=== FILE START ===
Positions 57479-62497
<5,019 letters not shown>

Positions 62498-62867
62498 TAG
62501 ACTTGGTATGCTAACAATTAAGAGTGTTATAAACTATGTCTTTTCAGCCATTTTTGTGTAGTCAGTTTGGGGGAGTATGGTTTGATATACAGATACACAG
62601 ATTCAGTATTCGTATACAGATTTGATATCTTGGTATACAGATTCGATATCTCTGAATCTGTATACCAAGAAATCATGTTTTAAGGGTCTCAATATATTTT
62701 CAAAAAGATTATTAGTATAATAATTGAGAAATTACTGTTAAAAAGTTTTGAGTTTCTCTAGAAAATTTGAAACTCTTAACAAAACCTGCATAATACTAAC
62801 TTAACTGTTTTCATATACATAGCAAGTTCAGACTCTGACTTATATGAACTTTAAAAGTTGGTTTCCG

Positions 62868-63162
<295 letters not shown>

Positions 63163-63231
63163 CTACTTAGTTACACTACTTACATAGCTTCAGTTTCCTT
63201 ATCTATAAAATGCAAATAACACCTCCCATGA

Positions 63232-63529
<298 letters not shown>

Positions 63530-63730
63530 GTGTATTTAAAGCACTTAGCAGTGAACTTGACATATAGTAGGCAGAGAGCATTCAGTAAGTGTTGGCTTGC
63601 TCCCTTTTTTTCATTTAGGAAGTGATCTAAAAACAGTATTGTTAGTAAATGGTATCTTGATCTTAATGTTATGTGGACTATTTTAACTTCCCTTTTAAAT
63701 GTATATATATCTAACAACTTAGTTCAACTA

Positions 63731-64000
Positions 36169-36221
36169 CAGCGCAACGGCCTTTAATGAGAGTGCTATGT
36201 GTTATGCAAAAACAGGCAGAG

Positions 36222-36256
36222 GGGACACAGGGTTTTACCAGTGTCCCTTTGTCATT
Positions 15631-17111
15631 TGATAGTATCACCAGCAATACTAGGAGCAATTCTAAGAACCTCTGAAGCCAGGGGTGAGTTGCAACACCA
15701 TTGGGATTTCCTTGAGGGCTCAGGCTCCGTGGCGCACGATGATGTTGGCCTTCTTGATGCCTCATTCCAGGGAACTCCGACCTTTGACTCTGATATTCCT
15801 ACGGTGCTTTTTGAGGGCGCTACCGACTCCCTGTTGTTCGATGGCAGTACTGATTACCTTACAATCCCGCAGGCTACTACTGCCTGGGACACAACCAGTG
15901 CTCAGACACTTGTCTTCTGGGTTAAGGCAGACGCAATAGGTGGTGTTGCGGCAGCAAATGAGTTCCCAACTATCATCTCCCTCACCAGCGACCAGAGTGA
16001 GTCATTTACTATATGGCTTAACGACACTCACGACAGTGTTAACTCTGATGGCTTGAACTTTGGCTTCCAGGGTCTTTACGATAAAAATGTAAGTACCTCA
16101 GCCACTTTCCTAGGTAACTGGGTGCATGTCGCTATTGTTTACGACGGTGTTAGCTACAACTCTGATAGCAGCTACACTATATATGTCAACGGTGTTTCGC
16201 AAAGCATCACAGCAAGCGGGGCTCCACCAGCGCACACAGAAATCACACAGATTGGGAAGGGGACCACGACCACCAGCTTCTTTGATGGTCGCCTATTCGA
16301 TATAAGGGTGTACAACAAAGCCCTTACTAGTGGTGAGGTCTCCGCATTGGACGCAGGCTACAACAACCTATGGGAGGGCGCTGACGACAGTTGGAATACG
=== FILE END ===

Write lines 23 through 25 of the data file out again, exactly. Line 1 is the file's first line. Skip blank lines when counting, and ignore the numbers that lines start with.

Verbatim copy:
36201 GTTATGCAAAAACAGGCAGAG

Positions 36222-36256
36222 GGGACACAGGGTTTTACCAGTGTCCCTTTGTCATT